The next stage was printing!
So I visited my friend Jo Oakley again and took over her etching press. (which can be used for relief printing too, you just set the pressure to be lighter)
The results were fantastic! Really just what I was looking for - a relief print with with a slightly more organic look to the lines and edges. (These are still test prints, so I wasn't concerned with inky fingerprints or lining up.)
While I like lino cutting, usually the edges are very sharp and defined. With the lino etching process I've achieved more soft wibbly edges and even some grainy undefined areas.
There were still a few surprises. Most of the plates took several trial and error stages of inking and printing to get it looking the way I expected. But most surprising was the lino that I used stopout varnish on, instead of wax. The caustic soda ate through a lot of this, but it left an almost intaglio 'hint' of the lines I'd drawn on top. When the relief print didn't work, I figured I'd try inking it like an intaglio just for fun.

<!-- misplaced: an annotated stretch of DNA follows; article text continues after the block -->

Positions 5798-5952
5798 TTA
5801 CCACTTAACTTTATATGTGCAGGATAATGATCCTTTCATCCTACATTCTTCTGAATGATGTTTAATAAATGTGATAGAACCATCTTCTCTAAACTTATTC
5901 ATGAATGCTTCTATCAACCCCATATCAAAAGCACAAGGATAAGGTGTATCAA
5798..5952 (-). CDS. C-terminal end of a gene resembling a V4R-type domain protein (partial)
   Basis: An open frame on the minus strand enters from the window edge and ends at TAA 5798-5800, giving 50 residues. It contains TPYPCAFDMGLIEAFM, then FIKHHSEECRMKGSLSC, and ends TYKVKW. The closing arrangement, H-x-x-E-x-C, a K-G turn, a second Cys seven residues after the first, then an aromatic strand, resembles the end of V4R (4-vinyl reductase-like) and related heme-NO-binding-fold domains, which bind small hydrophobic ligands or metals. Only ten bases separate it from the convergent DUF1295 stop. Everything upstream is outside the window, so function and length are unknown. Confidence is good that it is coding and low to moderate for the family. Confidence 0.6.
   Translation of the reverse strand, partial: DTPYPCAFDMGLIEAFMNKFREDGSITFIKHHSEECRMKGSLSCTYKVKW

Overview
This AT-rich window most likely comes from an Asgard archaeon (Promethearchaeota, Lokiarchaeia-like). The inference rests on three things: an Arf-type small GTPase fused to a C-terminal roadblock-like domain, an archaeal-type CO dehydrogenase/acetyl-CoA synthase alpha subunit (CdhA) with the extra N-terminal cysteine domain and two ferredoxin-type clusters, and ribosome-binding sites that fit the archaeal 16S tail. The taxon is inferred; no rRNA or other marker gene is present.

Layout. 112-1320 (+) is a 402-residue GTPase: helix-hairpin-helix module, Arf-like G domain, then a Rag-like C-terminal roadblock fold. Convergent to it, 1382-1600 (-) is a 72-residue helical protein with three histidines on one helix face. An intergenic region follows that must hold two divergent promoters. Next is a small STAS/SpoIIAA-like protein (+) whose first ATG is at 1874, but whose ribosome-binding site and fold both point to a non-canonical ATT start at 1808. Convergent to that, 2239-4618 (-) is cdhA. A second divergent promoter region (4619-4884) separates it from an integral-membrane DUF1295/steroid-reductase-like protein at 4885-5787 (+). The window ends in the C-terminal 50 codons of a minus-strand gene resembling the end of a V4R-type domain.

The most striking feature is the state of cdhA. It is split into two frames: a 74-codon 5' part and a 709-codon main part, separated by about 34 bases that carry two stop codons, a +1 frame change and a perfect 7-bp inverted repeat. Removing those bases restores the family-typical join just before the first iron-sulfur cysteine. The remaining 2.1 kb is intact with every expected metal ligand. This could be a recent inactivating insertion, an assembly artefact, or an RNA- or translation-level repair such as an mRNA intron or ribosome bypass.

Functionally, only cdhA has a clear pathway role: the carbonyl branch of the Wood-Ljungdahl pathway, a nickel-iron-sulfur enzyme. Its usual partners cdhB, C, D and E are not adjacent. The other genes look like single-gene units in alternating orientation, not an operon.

I really like this effect. It's inked partly like relief (the bottom area with white lines) and partly intaglio (the middle area). With more experimentation I think I could get a nice balanced image. But I decided that I'm unlikely to be able to reproduce this effect consistently with new lino, so it's not worth pursuing right now.
Back in the studio I just cleaned up the lino a bit as a final step. Some of the blank areas hadn't etched away very deep so I just cut them out more with a lino cutter to make printing easier. (the ink won't "catch" on what should be white areas) I cleaned up a few stray lines or bits that hadn't etched away that I didn't like. Now I have completely finished plates that can be used to print editions.
See the coast paintings tina-m.com